Robert Kaseberg, a resident from San Diego filed a lawsuti against the popular comedian, Conan O’Brien, claiming that he used his joke on his late night show. He said that Conan used 4 jokes he had posted on his personal blog and on Twitter and the first joke he posted on January 14 th this year was “A Delta flight this week took off from Cleveland to New York with just two passengers. And they fought over control of the armrest the entire flight”
Apparently on the same day, Conan O’ Brien allegedly made a joke that was similar to his:Courtesy Team Coco
The other joke Robert tweeted was about the famous Washington Monument: “You know the winter has been cold when a monument suffers from shrinkage”. Well, Conan had a slightly modified version of the joke:
If you check the suit filed by Robert Kaseberg against Conan, he is seeking damages in the hundreds of thousands of dollars. Conan’s company, Conaco released a statement about the lawsuit: “We at Conaco firmly believe there is no merit to this lawsuit”
A few days ago, a Twitter account @PlagiarismBad reported that Twitter was actually hiding tweets that were reported as stolen on grounds that the original author was the copyright holder:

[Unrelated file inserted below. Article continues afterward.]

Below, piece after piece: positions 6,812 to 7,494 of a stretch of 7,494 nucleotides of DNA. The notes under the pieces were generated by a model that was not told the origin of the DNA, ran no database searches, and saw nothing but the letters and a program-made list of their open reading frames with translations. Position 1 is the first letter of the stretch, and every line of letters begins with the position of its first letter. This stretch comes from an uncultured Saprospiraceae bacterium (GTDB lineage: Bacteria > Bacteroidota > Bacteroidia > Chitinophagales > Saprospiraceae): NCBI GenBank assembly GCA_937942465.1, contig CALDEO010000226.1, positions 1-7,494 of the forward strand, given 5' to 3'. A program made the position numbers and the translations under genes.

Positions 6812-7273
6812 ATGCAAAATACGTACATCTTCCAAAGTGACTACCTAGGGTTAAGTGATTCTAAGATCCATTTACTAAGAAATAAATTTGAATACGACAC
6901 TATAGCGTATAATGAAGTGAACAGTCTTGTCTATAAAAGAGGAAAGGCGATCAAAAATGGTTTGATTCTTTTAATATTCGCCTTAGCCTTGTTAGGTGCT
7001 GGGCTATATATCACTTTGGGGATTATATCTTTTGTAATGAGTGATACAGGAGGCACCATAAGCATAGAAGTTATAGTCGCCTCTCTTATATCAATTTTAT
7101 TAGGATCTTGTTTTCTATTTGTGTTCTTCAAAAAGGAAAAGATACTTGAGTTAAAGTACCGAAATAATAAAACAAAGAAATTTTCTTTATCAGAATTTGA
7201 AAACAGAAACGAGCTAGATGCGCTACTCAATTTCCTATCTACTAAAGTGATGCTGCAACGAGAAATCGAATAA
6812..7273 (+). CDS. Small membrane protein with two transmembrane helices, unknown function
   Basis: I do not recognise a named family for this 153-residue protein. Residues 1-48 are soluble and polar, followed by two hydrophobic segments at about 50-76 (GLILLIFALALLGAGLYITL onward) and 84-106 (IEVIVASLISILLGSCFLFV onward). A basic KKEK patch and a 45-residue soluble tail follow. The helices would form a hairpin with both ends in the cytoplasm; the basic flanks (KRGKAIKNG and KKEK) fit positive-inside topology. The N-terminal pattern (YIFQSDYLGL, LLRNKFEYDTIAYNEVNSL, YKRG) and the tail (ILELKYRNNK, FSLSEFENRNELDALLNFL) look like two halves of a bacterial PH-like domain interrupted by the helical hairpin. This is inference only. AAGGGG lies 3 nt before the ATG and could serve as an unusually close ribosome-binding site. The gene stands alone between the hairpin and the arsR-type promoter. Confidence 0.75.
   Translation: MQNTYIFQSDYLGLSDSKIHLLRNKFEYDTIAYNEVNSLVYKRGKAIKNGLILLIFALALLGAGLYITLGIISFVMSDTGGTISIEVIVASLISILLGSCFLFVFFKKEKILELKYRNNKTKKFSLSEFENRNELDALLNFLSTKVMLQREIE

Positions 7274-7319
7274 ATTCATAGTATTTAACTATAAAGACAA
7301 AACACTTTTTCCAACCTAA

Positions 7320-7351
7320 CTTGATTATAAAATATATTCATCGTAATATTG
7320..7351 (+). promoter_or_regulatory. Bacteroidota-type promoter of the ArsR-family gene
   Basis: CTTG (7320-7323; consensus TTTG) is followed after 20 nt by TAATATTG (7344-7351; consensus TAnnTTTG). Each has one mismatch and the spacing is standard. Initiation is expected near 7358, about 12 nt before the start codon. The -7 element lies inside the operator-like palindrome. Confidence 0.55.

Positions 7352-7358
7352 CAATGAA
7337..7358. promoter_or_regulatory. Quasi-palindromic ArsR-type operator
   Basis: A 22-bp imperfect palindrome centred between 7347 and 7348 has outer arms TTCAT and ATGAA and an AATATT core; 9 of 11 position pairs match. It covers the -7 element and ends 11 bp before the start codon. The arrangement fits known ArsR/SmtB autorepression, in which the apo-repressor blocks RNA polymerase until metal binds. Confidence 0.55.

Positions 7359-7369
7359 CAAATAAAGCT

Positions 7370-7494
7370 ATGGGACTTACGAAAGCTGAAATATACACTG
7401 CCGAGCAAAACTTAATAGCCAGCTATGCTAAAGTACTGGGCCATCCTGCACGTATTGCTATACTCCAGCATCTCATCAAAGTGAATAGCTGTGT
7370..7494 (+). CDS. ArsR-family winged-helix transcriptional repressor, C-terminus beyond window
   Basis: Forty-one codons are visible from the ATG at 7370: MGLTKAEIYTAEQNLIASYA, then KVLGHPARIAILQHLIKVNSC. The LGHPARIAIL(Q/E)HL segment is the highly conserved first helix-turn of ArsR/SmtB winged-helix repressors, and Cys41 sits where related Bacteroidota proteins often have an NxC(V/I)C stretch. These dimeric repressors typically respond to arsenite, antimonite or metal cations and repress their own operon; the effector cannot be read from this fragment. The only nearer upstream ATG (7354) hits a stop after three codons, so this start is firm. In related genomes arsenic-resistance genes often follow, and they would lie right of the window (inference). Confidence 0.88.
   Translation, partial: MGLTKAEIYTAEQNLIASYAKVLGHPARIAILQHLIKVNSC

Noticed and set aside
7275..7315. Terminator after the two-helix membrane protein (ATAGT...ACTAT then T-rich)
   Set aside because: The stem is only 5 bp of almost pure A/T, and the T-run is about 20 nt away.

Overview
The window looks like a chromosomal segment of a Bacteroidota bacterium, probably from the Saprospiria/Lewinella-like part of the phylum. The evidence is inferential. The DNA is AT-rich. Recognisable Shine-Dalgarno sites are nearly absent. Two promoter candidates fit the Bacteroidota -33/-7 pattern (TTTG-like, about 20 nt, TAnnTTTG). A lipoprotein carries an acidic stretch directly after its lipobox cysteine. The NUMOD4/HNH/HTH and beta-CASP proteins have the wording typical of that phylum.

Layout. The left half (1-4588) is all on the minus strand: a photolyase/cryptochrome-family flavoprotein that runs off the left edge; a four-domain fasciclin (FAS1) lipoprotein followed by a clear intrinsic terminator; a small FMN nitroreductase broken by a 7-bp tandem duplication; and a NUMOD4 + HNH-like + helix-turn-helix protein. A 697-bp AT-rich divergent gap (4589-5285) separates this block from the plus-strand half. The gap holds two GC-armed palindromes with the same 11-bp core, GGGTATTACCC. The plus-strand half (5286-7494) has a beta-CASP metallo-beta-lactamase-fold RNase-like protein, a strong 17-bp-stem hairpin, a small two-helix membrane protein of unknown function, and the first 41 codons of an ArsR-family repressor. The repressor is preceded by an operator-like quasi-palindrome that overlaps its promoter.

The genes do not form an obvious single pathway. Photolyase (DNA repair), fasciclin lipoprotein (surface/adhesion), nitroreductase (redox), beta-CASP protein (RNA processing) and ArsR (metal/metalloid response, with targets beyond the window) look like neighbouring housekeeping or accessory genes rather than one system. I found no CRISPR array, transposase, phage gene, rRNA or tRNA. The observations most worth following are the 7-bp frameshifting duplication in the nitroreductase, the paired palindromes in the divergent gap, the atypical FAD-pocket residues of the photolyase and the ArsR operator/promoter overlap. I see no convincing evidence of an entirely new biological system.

BREAKING NEWS: Twitter is hiding tweets reported stolen. And it's referring to the author as a "copyright holder" pic.twitter.com/DkteWMZ7zg
— Plagiarism Is Bad (@PlagiarismBad) July 25, 2015
Twitter under the Digital Millennium Copyright Act (DCMA) handles copyright infringement on its platform. Twitter will ” will respond to reports of alleged copyright infringement, such as allegations concerning the unauthorized use of a copyrighted image as a profile photo, header photo, or background, allegations concerning the unauthorized use of a copyrighted video or image uploaded through our media hosting services, or Tweets containing links to allegedly infringing materials.”
You can submit such claims by filling an application through an online form where you report such incidences. Twitter will then process the request by sending a confirmation to your email showing that the application was submitted. If they see fit to proceed, they will either remove or disable access to the material and notify the offenders with your complaint.
Watch out next time you plagiarize someone’s tweet in the future because you’ll be slapped with a lawsuit like the Kaseberg-Conan incident.
Source: The Hollywood Reporter